"A treasure trove for Marxists of all stripes." -Joe Adamson
The Animated Marx Brothers To many people, The Marx Brothers always seemed cartoonish. Small wonder that film animators plucked their personas from their first appearances in The Cocoanuts (1929) and Animal Crackers (1930) and caricatured them in countless animated appearances in theatrical cartoons. Their animated likenesses have since been wisecracking in television cartoons, direct-to-video movies, fan films, commercials, flip books, avatars, emoji, a slot machine, and two TV pilots so rare they were once thought not to exist.
At last, Marx Brothers fans can rejoice. Matthew Hahn’s search for every animated appearance of a Marx brother has trailed longer than Groucho’s coattails. His discoveries include the backstories of the studios, moviemakers, and stars, rare test drawings from the Smithsonian Institution National Portrait Gallery, abandoned projects, connections, coincidences, and apocrypha.
Through the reels of Silly Symphonies, Looney Tunes, and Merrie Melodies, to their comic clashes with Heckle & Jeckle, Oswald Rabbit, Krazy Kat, Pooch the Pup, Buddy, Cubby, Willie Whopper, Flip the Frog, and Popeye, journey back through the most detailed analyses ever compiled of animated Marx Brothers appearances. The author also draws from appearances in You Bet Your Life (1950), Quick Draw McGraw(1959), The Simpsons (1989), Tiny Toon Adventures (1990), and Animaniacs (1993), among many others.
Featured contributions include Walt Disney, Ub Iwerks, Walter Lantz, Rudold Ising, Hugh Harman, Shamus Culhane, Joe Grant, Tex Avery, Bob Clampett, Friz Freleng, T. Hee, Robert McKimson, Bob Godfre, Bill Hanna, Joe Barbera, Michael Maltese, Daws Butler, Dayton Allen; Pat Harrington, Jr.; Frank Welker, Frank Ferrante, Dan Castellanata, Laurel & Hardy, Joe E. Brown, Greta Garbo, Frank Nelson, and Jerry Colonna.
Illustrated. Foreword by Joe Adamson, an authority on The Marx Brothers and animation. Epilogue contains a never-before-published Groucho anecdote. Index. Bibliography.
About the author: Matthew Hahn is an award-winning filmmaker, whose research for this subject took more than thirty years.
"Just when I thought I knew everything about The Marx Brothers, Hahn’s book is a complete and detailed guide to the rare and unexplored world of Marx animation. From famous Warner Bros. shorts to TV commercials, theatrical releases, print ads, promos and unreleased gems and on and on, this is the first companion that perfectly lays out every aspect of anything ever drawn of The Marx Brothers. Concise and nicely written, it made me want to search high and low for these amazing treasures." -Mike Rowe, actor, comedian, and Emmy Award-winning writer-producer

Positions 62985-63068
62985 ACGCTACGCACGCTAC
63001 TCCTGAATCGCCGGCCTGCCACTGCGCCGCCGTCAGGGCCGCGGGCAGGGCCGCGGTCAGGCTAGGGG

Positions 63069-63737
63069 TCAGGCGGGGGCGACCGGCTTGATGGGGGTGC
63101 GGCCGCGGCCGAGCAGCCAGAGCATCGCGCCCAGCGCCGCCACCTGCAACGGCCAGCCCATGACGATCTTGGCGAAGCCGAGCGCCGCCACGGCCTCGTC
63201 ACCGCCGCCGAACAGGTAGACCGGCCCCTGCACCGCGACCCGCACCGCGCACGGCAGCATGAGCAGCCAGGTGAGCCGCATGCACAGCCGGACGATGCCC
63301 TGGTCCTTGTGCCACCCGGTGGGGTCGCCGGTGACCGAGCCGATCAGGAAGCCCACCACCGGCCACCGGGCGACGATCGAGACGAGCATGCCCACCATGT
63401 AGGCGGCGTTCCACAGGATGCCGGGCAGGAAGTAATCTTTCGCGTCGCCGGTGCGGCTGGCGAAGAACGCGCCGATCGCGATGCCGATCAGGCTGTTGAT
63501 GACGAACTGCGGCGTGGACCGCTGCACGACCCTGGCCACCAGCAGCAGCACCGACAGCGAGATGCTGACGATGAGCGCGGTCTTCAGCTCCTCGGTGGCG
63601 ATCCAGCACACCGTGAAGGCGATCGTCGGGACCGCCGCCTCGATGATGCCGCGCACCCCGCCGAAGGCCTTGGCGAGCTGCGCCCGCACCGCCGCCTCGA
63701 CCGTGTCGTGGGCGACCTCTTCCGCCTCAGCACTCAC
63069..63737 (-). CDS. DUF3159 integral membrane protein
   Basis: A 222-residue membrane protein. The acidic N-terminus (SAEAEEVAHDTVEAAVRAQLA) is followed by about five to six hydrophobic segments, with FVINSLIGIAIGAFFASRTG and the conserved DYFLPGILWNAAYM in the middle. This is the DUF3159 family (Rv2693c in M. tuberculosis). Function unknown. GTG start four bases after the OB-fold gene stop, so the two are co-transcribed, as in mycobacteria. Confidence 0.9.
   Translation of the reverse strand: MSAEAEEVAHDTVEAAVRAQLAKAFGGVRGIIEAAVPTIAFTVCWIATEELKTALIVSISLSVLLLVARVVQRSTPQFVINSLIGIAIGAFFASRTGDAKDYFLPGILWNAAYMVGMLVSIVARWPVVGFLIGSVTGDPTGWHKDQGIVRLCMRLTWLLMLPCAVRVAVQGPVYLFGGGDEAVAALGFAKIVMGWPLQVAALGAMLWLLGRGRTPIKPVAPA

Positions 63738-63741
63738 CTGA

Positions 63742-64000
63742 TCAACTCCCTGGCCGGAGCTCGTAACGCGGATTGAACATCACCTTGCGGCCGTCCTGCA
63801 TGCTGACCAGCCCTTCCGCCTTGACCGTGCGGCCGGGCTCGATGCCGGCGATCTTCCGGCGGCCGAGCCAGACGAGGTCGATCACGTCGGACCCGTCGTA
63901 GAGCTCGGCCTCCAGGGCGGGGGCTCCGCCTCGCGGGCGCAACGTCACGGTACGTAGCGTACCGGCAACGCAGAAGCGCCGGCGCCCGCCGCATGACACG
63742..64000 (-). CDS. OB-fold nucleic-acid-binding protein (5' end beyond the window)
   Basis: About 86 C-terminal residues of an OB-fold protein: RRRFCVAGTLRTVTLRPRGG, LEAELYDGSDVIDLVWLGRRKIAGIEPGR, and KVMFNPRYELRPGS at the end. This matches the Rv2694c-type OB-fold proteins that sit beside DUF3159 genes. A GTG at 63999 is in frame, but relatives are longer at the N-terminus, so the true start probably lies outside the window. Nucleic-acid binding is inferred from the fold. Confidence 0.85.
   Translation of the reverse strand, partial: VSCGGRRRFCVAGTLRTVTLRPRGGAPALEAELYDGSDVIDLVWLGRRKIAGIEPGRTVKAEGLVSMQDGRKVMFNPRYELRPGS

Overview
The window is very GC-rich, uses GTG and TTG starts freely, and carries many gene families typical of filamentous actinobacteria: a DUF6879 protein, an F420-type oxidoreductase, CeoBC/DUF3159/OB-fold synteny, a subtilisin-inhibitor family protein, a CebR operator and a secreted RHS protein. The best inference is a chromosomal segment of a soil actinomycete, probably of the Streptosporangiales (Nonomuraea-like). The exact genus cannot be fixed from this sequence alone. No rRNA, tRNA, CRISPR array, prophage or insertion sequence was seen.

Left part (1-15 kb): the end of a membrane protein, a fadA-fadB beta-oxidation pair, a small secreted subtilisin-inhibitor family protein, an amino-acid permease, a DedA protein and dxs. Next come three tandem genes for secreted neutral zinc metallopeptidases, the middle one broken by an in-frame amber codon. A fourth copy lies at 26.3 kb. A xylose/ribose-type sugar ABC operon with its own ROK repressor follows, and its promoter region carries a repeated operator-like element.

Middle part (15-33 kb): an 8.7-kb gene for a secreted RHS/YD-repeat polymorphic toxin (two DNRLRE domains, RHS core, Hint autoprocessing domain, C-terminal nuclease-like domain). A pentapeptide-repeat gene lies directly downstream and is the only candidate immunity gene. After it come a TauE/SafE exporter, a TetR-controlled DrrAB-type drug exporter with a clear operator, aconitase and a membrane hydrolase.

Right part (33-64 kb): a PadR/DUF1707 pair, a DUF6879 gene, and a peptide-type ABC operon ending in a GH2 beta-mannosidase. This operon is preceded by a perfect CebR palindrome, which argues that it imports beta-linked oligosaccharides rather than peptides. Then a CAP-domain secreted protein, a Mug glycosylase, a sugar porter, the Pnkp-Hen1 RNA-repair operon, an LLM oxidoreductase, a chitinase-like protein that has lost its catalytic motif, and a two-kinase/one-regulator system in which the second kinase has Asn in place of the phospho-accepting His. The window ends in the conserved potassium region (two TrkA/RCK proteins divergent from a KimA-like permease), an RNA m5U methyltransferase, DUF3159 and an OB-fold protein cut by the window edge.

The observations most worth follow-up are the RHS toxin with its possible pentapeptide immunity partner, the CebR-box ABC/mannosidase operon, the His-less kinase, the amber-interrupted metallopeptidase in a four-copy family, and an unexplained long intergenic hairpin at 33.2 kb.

"The Marx Brothers arguably generated more laughter than any other comedy team. And Mr. Hahn's wonderful book is a potent reminder of their pop culture influence. Mickey Mouse and Popeye donned Groucho's greasepaint. Bugs Bunny was inspired by the Marx spirit. The Marx presence in animation perpetuates their legacy as does this brilliant contribution." - Frank Ferrante, Groucho Marx portrayer
"Matthew Hahn has written an authoritative guide to the appearances of our Brothers' likenesses in animated cartoons, from the dawn of the motion picture age to today. . . I can assure you that this deserves a place on your Marxian bookshelf. Includes a beautifully-written foreword by Joe Adamson himself!' - Noah Diamond, author, Gimme a Thrill: The Story of I'll Say She Is, The Lost Marx Brothers Musical and How It Was Found
"This . . . beautifully crafted . . . Incredible book . . . documenting where the Marx Brothers’ influence appears in the animated world is a treasure for those of us who miss their comic brilliance."—Aviva Kempner, Director, YOO-HOO, MRS. GOLDBERG
Marx Brothers fans love just about anything the comedy
troupe ever did – even bits of film they didn’t do. Matthew Hahn has
created the complete – and I mean complete – guide to the Marx
Brothers in animation.
The look of the three (sometimes four) brothers were so
outlandish, they were ripe for caricature. Their zany humor felt right at home
in cartoons. Their stardom at the dawn of the talkie era made them instantly
recognizable to the public – and it was a quick, easy laugh for animators to
add the Marx boys to any scene to liven up the proceedings. Hahn, a huge Marx
fan had to know how many cartoons they appear in – together or separately, and
he has done his homework.
The first 60 pages detail the theatrical cartoons – Disney’s The
Bird Store (1932) is apparently the Marx’s first animated cameo… and
before you know it every studio in Hollywood, New Rochelle and
Manhattan, goes Marx crazy. “Television Marxtoons” is the second chapter and
that begins with a 1960 Quick Draw McGraw cartoon (“Scooter Rabbit”)
and goes all the way to a 2015 Spongebob episode! Everything!
Did you know there were two Marx Brothers cartoon pilots
(one by Filmation in 1966; another in 2000 produced by Gary Kurtz, with Frank
Ferrante as Groucho)? Later chapters document “Animated Effects and Credits in
Marx Brother Movies”, “Marxtoons in You Bet Your Life, Groucho and the DeSoto
Commercials” and a chapter on Marx animation that didn’t fit in the other
chapters (like the Vlassic Pickle commercials). “Marxtoon Trivia”, “Where To
Buy Marxtoons” a bibliography, footnotes and an index fill the 195 pages – and
Joe Adamson was the obvious choice to pen a Foreword. Perfect! A nifty piece of
research – I enjoyed it"
- Jerry Beck, Cartoon Research
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